Development and Psychopathology



Effective treatment for postpartum depression is not sufficient to improve the developing mother–child relationship


DAVID R.  FORMAN  a1 c1 , MICHAEL W.  O'HARA  a2 , SCOTT  STUART  a2 , LAURA L.  GORMAN  a2 , KARIN E.  LARSEN  a3 and KATHERINE C.  COY  a4
a1 Concordia University
a2 University of Iowa
a3 University of Minnesota
a4 Drury University

Article author query
forman dr   [PubMed][Google Scholar] 
ohara mw   [PubMed][Google Scholar] 
stuart s   [PubMed][Google Scholar] 
gorman ll   [PubMed][Google Scholar] 
larsen ke   [PubMed][Google Scholar] 
coy kc   [PubMed][Google Scholar] 

Abstract

Maternal depression is prevalent, and puts children at risk. Little evidence addresses whether treatment for maternal depression is sufficient to improve child outcomes. An experiment was conducted testing whether psychotherapeutic treatment for mothers, suffering from major depression in the postpartum period, would result in improved parenting and child outcomes. Participants included depressed women randomly assigned to interpersonal psychotherapy (n = 60) or to a waitlist (n = 60), and a nondepressed comparison group (n = 56). At 6 months, depressed mothers were less responsive to their infants, experienced more parenting stress, and viewed their infants more negatively than did nondepressed mothers. Treatment affected only parenting stress, which improved significantly but was still higher than that for nondepressed mothers. Eighteen months later, treated depressed mothers still rated their children lower in attachment security, higher in behavior problems, and more negative in temperament than nondepressed mothers. Initial response to treatment did not predict reduced risk for poor child outcomes. Early maternal negative perceptions of the child predicted negative temperament and behavior problems 18 months after treatment. Treatment for depression in the postpartum period should target the mother–infant relationship in addition to the mothers' depressive symptoms. a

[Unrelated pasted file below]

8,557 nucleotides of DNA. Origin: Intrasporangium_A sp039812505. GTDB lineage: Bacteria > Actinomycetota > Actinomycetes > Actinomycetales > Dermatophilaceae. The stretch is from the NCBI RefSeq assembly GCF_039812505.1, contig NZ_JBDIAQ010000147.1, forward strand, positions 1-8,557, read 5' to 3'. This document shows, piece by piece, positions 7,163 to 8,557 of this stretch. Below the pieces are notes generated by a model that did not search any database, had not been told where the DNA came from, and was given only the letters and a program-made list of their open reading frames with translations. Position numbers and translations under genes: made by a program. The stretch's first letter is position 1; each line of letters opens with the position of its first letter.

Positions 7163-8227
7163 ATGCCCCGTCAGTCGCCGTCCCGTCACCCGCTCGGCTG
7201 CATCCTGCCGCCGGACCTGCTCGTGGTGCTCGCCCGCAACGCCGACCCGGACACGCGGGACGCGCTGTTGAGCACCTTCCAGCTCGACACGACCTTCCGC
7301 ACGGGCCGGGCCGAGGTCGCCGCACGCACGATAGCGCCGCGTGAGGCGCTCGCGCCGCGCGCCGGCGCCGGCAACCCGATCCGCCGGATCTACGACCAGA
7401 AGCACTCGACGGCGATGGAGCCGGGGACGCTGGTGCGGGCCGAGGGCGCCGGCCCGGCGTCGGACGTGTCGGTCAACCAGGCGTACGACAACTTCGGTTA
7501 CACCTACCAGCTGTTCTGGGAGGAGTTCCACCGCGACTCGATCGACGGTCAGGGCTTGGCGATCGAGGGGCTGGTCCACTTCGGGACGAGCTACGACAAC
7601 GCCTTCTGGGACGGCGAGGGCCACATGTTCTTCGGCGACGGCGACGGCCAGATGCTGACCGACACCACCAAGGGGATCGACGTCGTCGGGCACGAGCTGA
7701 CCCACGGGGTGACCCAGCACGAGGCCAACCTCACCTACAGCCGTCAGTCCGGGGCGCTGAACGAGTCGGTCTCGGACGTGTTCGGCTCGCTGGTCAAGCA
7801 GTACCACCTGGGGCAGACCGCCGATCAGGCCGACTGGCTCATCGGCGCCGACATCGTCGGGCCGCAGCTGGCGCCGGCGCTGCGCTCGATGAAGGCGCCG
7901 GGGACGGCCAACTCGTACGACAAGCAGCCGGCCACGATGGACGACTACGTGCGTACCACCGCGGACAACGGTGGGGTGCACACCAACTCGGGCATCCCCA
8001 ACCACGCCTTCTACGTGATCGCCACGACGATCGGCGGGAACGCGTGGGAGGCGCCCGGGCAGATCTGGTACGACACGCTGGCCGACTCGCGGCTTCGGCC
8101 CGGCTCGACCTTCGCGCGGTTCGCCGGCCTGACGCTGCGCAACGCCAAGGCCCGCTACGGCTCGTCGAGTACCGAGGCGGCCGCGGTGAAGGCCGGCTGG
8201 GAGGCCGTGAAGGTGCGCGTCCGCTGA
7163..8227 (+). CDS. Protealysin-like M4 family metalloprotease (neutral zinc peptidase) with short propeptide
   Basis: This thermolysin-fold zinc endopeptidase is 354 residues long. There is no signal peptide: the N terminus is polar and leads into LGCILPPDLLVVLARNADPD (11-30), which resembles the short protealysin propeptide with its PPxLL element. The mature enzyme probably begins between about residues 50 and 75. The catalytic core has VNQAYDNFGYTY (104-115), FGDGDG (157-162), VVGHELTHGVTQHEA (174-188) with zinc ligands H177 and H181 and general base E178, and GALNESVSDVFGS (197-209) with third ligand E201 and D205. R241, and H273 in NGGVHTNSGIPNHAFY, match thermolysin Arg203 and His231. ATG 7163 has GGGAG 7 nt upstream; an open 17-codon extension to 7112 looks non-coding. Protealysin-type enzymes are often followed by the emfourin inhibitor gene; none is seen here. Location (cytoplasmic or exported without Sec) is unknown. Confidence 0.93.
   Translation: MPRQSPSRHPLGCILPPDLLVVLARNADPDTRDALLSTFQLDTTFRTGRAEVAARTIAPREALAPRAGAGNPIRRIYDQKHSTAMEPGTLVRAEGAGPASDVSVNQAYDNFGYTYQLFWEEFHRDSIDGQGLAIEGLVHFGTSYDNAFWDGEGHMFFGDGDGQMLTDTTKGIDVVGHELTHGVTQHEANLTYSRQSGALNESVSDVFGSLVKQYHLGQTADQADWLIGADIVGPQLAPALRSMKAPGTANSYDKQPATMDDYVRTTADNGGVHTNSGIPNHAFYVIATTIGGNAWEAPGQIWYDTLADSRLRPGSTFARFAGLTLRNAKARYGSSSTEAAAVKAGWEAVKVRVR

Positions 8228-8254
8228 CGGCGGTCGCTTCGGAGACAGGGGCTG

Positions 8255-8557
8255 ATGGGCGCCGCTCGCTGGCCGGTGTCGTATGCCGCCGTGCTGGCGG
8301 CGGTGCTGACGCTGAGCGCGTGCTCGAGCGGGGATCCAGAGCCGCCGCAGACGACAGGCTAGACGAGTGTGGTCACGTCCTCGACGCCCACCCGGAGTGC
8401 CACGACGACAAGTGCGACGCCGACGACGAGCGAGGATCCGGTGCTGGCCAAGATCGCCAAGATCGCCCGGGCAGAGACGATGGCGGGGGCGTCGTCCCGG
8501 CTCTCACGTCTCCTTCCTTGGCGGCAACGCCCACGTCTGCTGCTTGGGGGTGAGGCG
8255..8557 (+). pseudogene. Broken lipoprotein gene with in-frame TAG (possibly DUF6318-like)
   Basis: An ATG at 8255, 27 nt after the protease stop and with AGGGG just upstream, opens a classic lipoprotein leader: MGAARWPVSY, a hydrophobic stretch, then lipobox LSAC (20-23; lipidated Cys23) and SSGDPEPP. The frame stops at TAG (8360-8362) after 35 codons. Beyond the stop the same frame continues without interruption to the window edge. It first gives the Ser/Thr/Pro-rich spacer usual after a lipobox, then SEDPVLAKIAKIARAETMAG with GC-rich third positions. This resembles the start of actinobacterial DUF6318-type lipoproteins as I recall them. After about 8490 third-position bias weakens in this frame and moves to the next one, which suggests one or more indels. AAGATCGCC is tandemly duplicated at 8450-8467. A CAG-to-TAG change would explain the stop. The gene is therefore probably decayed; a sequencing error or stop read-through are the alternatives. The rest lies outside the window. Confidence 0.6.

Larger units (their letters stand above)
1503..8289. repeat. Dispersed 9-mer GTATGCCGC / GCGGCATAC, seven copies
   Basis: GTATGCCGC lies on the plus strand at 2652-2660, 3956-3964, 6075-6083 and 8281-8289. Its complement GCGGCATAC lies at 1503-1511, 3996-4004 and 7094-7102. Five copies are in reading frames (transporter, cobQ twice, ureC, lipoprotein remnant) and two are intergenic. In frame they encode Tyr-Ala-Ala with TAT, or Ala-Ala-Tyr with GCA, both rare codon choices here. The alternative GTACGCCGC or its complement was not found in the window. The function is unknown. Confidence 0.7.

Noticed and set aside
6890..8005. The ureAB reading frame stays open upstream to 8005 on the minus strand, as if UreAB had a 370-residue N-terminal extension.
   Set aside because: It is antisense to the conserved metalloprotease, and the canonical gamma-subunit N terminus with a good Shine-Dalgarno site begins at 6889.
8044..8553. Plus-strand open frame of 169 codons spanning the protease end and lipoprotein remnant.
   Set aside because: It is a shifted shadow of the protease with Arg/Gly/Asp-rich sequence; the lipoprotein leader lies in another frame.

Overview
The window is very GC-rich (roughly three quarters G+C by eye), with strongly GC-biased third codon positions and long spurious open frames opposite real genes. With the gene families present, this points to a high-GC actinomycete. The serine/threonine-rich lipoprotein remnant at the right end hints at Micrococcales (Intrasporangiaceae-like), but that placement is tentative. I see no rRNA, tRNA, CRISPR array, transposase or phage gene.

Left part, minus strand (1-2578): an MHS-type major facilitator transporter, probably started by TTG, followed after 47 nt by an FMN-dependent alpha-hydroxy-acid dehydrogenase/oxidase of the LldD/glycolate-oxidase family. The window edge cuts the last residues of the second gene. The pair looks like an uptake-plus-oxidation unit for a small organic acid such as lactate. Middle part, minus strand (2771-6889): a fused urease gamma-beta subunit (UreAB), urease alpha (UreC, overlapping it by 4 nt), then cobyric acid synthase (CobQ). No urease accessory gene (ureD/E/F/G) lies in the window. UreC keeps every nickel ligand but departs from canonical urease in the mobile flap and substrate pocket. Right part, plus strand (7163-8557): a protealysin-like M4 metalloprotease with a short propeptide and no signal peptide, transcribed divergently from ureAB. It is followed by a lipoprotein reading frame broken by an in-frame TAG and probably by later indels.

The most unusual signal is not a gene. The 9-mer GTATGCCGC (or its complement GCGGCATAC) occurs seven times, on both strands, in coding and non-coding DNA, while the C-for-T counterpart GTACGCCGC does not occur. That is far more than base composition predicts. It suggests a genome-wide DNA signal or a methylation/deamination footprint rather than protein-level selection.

Correspondence:
c1 Address correspondence and reprint requests to: David R. Forman, CRDH, Department of Psychology, Concordia University, 7141 Sherbrooke St. West, Montreal, Quebec H4B 1R6, Canada; E-mail: david.forman@concordia.ca


Footnotes

a This work was supported by National Institute of Mental Health Grant MH 50524 to the second author. Additional support was provided by NIMH Traineeship MH 15755, through the Institute of Child Development, University of Minnesota and by the Canada Research Chairs program. We gratefully acknowledge the assistance of Grazyna Kochanska, our numerous undergraduate coders, and our generous and dedicated participants.